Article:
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Entries in Directors (149)

Friday
Jul312015

Tim's Toons: Auteurs and animation

Tim here. This week brought us the roll-out of the Venice Film Festival lineup, including one animated film, and it's a biggie. Charlie Kaufman's sophomore directorial work and first project of any kind since 2008, Anomalisa, is also his first foray into animation: it's a stop-motion feature for adults, on the same topics of loneliness and frustration that Kaufman has mined for his whole career. In celebration of the Venice announcement, the studio released the first still image from the movie, from which it is possible to draw no conclusions whatsoever.

Kaufman is the latest in a recent trend of established filmmakers dipping their toes into the world of animation. So in his honor, I'd like to share this capsule history of some of his predecessors, who made the jump into a new medium to see what they could do outside of the confines of live-action.

Richard Linklater: Waking Life (2001) & A Scanner Darkly (2006)

Using a brand new form of computer-aided rotoscoping to paint over videotaped footage with bright, unreal colors and subdued realism alike, Waking Life took Linklater's established gift for capturing moments in the lives of a huge ensemble, and amped it up. Instead of the laid-back Austin of Slacker, the setting here is the human subconscious, where the director's characteristic musings on all the little moments that happen in the gaps between plot are transformed into surreal explosions of psychologically loaded imagery. It's a great marriage of form and content, which is less true of A Scanner Darkly, a Philip K. Dick adaptation that's much more consistent and sober in its style, save for a few reality-bending moments. Still, kudos to Linklater for recognizing that a thin veneer of digitally heightened reality would create a more receptive mood for the story's druggy weirdness.

Robert Zemeckis: The Polar Express (2004), Beowulf (2007) & A Christmas Carol (2009)

Now that Zemeckis's dream of a perpetual machine of motion-capture films has fizzled out and died- nope, I still can't bring myself to say anything nice about his trilogy of dead-eyed humanoids pantomiming great works of literature, or paying obeisance to their terrifying zombie Santa-god. But we must concede that the films fall squarely in line with Zemeckis's career-wide interest in using the newest tools available (in addition to mo-cap, The Polar Express was the first film in the present 3D era) to find fresh ways into classical storytelling. That technology wasn't up to his ambitions is lamentable, but we can at least defend the films' rich fantasy design and-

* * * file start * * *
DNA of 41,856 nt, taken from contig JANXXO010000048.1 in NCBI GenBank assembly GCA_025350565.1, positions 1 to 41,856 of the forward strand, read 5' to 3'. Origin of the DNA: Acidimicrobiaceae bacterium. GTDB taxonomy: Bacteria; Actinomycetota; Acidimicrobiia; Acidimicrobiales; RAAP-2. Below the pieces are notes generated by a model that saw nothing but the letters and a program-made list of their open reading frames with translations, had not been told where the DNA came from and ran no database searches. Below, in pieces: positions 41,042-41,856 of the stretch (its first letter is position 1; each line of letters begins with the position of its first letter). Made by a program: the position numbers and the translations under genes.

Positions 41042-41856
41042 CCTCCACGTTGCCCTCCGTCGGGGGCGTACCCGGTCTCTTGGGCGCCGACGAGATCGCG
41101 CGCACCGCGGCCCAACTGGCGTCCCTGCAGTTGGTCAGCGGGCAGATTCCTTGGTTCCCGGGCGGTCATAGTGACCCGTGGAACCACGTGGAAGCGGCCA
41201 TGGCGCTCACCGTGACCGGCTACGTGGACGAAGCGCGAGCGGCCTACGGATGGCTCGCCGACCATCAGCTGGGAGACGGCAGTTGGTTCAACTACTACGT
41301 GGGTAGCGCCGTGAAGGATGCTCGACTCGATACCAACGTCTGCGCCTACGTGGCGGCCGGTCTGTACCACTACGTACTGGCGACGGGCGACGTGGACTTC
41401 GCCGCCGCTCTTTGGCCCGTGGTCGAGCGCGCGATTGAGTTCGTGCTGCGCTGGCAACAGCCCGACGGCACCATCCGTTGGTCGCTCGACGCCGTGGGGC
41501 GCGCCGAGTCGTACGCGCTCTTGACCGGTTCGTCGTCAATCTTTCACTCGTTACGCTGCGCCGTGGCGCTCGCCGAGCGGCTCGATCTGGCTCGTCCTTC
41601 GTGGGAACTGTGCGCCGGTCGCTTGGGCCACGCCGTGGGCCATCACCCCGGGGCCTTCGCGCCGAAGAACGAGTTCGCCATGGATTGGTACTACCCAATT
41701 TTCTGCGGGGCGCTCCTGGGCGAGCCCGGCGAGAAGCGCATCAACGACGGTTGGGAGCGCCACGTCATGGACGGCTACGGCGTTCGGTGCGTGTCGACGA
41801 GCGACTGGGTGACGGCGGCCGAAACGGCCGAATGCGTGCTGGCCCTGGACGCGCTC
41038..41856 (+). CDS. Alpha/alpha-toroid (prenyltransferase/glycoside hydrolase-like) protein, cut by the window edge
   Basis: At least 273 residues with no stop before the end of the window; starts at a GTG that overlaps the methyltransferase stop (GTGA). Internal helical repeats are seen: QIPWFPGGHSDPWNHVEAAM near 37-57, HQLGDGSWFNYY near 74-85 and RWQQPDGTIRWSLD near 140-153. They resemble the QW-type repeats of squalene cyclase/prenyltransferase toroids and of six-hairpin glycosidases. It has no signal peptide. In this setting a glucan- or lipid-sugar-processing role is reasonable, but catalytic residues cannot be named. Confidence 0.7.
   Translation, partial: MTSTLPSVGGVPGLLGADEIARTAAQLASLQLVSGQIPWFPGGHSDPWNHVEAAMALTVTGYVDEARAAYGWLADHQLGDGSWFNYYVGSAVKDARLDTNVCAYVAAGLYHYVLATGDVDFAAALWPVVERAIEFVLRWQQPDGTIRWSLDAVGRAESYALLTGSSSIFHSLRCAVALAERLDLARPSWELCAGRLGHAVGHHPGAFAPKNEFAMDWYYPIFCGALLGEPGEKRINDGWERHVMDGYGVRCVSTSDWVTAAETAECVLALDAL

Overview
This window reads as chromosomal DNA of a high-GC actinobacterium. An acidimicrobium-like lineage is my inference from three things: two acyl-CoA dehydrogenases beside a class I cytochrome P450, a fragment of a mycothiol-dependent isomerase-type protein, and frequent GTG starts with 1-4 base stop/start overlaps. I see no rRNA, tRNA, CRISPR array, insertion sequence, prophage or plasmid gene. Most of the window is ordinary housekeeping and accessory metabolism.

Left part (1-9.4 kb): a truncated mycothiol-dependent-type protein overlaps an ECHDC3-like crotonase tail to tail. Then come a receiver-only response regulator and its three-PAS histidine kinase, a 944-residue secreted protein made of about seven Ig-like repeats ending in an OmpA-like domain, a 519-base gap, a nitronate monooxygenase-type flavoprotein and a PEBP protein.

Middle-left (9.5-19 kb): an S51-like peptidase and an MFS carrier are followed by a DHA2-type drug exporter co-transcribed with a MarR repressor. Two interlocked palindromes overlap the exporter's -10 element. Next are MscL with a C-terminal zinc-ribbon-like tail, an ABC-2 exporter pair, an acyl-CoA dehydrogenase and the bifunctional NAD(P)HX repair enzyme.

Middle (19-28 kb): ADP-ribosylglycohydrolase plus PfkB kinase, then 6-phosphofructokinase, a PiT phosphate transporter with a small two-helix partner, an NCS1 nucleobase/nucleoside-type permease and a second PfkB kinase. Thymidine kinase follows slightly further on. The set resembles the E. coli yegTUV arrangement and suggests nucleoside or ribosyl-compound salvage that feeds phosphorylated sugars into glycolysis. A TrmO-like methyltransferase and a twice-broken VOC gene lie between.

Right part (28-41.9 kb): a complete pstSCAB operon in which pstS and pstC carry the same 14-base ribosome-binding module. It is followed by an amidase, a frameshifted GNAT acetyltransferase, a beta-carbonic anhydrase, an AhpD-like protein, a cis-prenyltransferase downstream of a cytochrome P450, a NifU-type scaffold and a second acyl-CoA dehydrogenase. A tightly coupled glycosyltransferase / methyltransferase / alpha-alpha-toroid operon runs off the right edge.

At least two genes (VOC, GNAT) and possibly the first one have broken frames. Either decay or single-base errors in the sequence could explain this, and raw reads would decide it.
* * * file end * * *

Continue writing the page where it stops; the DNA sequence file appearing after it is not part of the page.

Oh God, no, that's still just completely hideous.

Wes Anderson: Fantastic Mr. Fox (2009)

The clearest precursor to Kaufman's new film, Anderson's translation of his shadow-box aesthetic into shaggy, '70s-style stop motion animation netted him a Best Animated Feature Oscar nomination and rejuvenated his career: his subsequent return to live action in Moonrise Kingdom and The Grand Budapest Hotel won him better reviews and box-office than he'd had for years. Still, there's nothing quite like seeing his world-building turned towards literal dioramas in which every square centimeter can be designed precisely to order. It's fussy as it gets, but perfectly matched to the intricacy of the caper narrative, and the arch tone with which Roald Dahl's children's classic is brought to life.

Zack Snyder: The Legend of the Guardians: The Owls of Ga'Hoole (2010)
Copious, unnecessary slow-motion, a preposterous fetish for military grandeur, overblown and idiotic internal mythology, dialogue that strives for weightiness and lands in shallow pomposity. Look, just because somebody's an auteur, that doesn't mean they have to be good at it. But hey, the owls look nice.

Friday
Jul242015

Early "Revenant" Chatter: Or, how Grantland kickstarted Oscar Season way early

David Upton on an unexpectedly early Oscar campaign kickoff - Editor